|optVerticeLimit||Number||Depending on the parameters used, WATERS services may return results that are too large to reasonably transfer via a HTTP service. In most cases the attribute information associated with output results are only a small portion of the total payload. By far, the geometry is the largest data structure being passed to the client. Restricting results to those having a total count of vertices less than this parameter is an effective way to avoid service timeouts. While the service endpoint may cap total vertices returned at a certain number, the client has the option to use this parameter to further restrict output results. This parameter cannot be used to loosen those vertice restrictions imposed by the service endpoint.|
|optNHDDataModel||String||Parameter controlling the format of the output object. Some services return multiple formats depending on the evolution of the data model and service feature expansion. Without this parameter, the service will return the current default output object as defined on the service description page.|
|optNHDPlusDataset||String||Parameter controlling the source dataset used for generating service output. Without this parameter the service will return the current default NHDPlus dataset (currently 2.1).|
WATERS HTTP services allow the serialization of Oracle Spatial geometries into several common formats suitable for transference via web services. Note that following formats refer only to the serialization of the geometry structures themselves.
|SFA||OGC Simple Feature Access||Also called "Well-Known Text", this common format is defined by OGC specifications. WATERS services support the full OGC WKT specification with the addition of "extended" WKT (EWKT ) supporting Z values and LRS values.|
|GEOKML||OGC Keyhole Markup Language||Popular XML-based format used in desktop products such as Google Earth and ESRI ArcGIS Explorer .|
|GEOJSON||JSON Geometry and Feature Description Format||Format which stores geometries as ECMAScript-ready structures. Very useful when consuming services via web browser clients using Ajax-technologies such as OpenLayers . GEOJSON is the default geometry format for most WATERS HTTP services.|
|GEOGML||OGC Geography Markup Language||Complex XML-based format defined by OGC specifications. For backwards compatibility, GEOGML maps to GML version 2.1. Output is generated via the Oracle Spatial function, SDO_UTIL.TO_GMLGEOMETRY.|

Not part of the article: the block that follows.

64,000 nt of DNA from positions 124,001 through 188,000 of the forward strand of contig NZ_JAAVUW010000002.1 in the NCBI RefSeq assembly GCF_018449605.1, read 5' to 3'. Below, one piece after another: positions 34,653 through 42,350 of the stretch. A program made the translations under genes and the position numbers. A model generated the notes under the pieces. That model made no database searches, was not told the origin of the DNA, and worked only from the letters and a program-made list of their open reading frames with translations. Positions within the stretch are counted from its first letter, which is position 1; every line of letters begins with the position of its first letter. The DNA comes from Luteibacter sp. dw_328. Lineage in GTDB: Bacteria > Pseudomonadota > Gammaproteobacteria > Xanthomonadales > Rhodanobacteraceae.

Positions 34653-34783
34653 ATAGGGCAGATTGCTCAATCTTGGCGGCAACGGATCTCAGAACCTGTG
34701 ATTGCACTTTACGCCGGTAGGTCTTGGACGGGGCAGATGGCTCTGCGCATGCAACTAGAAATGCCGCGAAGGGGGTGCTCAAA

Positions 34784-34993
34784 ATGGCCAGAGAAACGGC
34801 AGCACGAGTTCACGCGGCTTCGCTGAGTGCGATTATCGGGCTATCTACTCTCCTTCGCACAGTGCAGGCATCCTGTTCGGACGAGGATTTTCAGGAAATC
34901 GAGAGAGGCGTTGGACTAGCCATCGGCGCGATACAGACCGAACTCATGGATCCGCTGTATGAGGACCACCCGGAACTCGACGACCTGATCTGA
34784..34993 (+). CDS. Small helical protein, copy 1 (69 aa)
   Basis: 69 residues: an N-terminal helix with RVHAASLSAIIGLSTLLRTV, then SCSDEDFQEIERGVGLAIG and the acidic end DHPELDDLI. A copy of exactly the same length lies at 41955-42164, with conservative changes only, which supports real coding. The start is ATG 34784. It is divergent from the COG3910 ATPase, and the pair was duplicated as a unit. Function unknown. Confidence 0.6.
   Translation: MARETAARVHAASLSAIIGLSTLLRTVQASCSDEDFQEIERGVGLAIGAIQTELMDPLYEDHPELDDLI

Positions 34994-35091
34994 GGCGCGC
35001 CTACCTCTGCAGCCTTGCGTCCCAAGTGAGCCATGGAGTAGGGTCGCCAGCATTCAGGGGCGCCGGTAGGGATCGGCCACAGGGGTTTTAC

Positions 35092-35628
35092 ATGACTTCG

|GEOGML3||OGC Geography Markup Language||Complex XML-based format defined by OGC specifications. GEOGML currently maps to GML version 3.1.1. Output is generated via the Oracle Spatial function, SDO_UTIL.TO_GML311GEOMETRY.|
|SQLSDO||Oracle Object Constructor Format||Debugging format which converts Oracle Spatial geometries into their equivalent PL/SQL constructor format.|
WATERS HTTP services have been designed to accept arrays and geometries as complex objects. Below is the current list of object types accepted and modifiers required for their use. Future formats will include JSON and XML object serializations. Modifiers are either single scalar values or comma-delimited lists of keywords. Note: due to the lack of universal standards when passing date values via web services, dates are also defined as "complex" data structures.
|Date||Oracle Date Format||All date parameters provided to WATERS web services include a secondary modifier field relating to the format parameter of the Oracle database TO_DATE function. See Oracle documentation for usage. A common date format would be MM/DD/YYYY.|
|Geometry||WKT,SRID=X||When the geometry modifier begins with the keyword WKT, the geometry field is considered to be formatted as OGC Well-Known Text or Extended WKT . For all WKT formats, provide the Oracle Spatial SRID as a second keyword in the modifier field using the format SRID=X where X is the SRID value to utilize.|
|Array||When the array modifier is NULL, then the data in the array field is considered to be a single scalar. Many services require one or more inputs with the majority of usage only requiring that single input.|
|Array||The simplest way to submit an array of values is serialize them as a delimited list. When the modifier is a single-byte value, that value is assumed to be the delimiter for a list of values in the array field. A common usage is a comma modifier indicating the array field contains a comma-delimited list of values.|
|Array of Objects|||,||For services requiring more complex input than simple scalars or short lists, technologies such as SOAP, XML and JSON are best utilized for the purpose. However, some more simplistic and rigid object arrays can be easily modeled with a double-delimiter such as a pipe and comma. For example, a list of an object which requires a three data element constructor can be expressed as A1|B1|C1,A2|B2|C3,A3|B3|C3.|